Thursday, January 9 (2020); Body fluids and electrolytes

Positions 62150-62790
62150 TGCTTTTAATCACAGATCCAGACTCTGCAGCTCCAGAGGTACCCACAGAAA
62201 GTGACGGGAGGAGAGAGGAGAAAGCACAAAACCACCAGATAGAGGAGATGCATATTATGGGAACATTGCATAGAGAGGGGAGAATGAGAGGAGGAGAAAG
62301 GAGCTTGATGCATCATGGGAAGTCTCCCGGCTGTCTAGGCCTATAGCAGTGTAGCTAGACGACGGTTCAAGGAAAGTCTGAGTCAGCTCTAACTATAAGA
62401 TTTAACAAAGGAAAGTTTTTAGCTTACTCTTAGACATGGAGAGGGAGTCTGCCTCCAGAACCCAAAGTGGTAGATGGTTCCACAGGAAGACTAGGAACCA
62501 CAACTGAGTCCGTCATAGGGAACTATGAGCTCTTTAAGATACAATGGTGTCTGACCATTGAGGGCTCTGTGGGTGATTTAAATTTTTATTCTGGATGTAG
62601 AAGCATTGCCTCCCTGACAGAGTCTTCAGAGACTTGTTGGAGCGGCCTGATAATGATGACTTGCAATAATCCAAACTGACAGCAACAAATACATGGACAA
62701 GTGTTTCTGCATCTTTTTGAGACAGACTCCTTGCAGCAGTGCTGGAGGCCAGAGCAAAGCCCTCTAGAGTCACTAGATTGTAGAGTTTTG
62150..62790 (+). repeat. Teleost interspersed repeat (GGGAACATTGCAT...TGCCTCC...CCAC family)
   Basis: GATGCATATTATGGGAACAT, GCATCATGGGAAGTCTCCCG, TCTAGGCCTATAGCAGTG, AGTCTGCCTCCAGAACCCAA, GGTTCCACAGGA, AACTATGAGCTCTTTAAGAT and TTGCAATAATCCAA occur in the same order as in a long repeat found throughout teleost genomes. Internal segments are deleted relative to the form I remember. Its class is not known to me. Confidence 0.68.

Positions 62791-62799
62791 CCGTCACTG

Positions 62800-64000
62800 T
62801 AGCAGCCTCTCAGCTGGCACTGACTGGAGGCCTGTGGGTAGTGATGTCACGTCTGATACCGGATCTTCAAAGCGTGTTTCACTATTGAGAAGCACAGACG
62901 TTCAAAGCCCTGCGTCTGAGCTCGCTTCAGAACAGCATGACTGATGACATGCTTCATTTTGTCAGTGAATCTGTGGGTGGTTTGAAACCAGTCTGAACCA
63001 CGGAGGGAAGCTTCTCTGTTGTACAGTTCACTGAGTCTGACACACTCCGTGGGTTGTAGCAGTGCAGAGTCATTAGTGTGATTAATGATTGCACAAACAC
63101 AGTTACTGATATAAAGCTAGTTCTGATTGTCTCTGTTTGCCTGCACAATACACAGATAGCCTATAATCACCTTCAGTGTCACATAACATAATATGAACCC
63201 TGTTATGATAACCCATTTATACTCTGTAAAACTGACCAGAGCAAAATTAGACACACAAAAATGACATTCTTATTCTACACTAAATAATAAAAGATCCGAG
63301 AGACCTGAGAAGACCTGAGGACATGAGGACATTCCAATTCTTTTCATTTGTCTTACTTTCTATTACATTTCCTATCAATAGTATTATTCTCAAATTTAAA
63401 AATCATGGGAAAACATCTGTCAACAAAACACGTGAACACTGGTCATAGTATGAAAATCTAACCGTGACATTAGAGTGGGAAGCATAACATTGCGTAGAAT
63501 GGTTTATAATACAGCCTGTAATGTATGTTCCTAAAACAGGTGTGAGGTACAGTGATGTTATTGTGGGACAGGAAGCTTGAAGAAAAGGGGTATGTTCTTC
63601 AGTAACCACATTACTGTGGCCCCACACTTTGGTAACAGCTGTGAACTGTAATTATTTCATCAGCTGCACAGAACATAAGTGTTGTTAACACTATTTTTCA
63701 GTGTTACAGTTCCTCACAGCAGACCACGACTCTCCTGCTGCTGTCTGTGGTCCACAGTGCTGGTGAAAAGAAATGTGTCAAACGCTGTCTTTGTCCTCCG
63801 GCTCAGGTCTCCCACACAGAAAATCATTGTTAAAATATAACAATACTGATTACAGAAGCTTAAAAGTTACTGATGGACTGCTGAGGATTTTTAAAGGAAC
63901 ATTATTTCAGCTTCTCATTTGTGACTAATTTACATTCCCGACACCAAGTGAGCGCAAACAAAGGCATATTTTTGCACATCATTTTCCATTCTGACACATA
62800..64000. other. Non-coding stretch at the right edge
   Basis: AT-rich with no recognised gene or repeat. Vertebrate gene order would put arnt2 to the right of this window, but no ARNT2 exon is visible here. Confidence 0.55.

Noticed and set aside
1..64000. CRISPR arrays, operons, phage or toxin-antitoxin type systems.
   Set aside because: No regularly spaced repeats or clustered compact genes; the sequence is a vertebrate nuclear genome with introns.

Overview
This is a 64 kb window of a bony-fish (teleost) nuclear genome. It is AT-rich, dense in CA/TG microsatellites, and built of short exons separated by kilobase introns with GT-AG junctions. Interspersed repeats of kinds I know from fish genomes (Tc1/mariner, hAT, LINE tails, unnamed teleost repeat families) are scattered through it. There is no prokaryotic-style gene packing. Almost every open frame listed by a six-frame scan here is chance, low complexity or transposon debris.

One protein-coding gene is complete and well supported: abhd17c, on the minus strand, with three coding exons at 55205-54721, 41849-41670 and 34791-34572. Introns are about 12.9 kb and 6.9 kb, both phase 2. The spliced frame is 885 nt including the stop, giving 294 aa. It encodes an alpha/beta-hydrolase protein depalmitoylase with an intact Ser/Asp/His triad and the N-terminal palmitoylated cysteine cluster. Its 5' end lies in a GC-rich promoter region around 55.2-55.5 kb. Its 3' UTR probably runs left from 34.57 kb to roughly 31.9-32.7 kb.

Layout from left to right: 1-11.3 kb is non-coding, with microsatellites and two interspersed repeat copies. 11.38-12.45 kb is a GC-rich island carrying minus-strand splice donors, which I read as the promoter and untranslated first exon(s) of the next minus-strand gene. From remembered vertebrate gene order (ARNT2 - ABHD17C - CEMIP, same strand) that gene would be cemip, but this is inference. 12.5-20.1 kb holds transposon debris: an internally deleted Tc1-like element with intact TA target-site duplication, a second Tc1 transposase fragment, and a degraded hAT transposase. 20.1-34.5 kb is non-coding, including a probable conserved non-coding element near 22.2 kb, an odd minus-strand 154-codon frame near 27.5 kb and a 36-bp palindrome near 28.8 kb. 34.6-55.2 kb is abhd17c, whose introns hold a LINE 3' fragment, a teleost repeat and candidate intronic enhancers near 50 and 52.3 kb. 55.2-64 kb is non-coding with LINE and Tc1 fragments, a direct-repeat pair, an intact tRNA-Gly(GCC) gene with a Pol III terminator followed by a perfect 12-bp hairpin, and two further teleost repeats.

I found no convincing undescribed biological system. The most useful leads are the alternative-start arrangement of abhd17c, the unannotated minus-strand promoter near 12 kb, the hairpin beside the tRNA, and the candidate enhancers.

First of all, let us address the misnomer of "ionised" calcium. It's all ionised, people. Unless it is in a covalent bond with something, it is present as an ion. To be sure, it might be clinging to the side of an albumin molecule, or it might be complexed with a chelator like citrate, but it is still an ion, and not a member of a molecule per se. However, the trend of calling unbound calcium "ionised calcium" persists, and is prevalent at all levels of academic medicine. It is only this fraction which actually does anything useful, and is also the fraction which enjoys tight regulation by PTH and vitamin D; whereas the bound fraction is physiologically useless.